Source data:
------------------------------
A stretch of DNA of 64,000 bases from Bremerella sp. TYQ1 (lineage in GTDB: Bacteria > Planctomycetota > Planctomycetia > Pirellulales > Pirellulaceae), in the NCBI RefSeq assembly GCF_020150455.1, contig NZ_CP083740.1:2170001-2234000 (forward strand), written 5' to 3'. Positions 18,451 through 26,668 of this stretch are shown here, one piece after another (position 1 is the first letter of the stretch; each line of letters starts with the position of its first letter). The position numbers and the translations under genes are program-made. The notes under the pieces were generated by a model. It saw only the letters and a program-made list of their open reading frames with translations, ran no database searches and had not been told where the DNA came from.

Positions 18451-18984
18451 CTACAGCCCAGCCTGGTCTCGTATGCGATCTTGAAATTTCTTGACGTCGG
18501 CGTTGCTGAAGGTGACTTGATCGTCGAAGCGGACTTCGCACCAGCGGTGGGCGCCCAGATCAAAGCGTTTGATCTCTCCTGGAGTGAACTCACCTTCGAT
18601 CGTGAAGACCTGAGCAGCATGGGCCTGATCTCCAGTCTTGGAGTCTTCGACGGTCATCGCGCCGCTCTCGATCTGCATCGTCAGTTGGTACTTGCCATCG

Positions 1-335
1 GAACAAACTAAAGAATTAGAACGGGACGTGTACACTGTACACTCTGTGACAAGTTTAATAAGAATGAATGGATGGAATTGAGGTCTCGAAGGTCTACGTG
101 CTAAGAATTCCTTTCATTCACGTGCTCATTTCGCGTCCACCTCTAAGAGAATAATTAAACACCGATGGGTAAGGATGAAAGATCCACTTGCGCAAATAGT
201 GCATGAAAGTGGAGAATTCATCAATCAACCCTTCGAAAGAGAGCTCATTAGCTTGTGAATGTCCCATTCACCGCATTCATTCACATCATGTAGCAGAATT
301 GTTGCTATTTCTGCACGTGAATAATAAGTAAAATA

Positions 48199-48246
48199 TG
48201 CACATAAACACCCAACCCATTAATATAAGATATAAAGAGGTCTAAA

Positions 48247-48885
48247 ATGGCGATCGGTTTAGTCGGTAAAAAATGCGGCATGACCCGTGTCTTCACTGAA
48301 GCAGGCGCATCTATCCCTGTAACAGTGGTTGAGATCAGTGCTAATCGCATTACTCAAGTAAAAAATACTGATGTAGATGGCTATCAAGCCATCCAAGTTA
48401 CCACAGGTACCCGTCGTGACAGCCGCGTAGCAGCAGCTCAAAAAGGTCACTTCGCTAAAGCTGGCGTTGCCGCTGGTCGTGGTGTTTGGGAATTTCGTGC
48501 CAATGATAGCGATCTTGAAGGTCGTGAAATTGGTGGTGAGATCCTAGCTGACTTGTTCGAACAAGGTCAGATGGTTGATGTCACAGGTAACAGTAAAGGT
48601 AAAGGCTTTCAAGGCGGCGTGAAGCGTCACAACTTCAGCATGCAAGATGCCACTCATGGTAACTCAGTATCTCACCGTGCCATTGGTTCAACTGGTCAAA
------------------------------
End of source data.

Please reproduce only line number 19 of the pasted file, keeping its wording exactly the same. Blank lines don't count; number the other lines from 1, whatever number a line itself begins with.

48601 AAAGGCTTTCAAGGCGGCGTGAAGCGTCACAACTTCAGCATGCAAGATGCCACTCATGGTAACTCAGTATCTCACCGTGCCATTGGTTCAACTGGTCAAA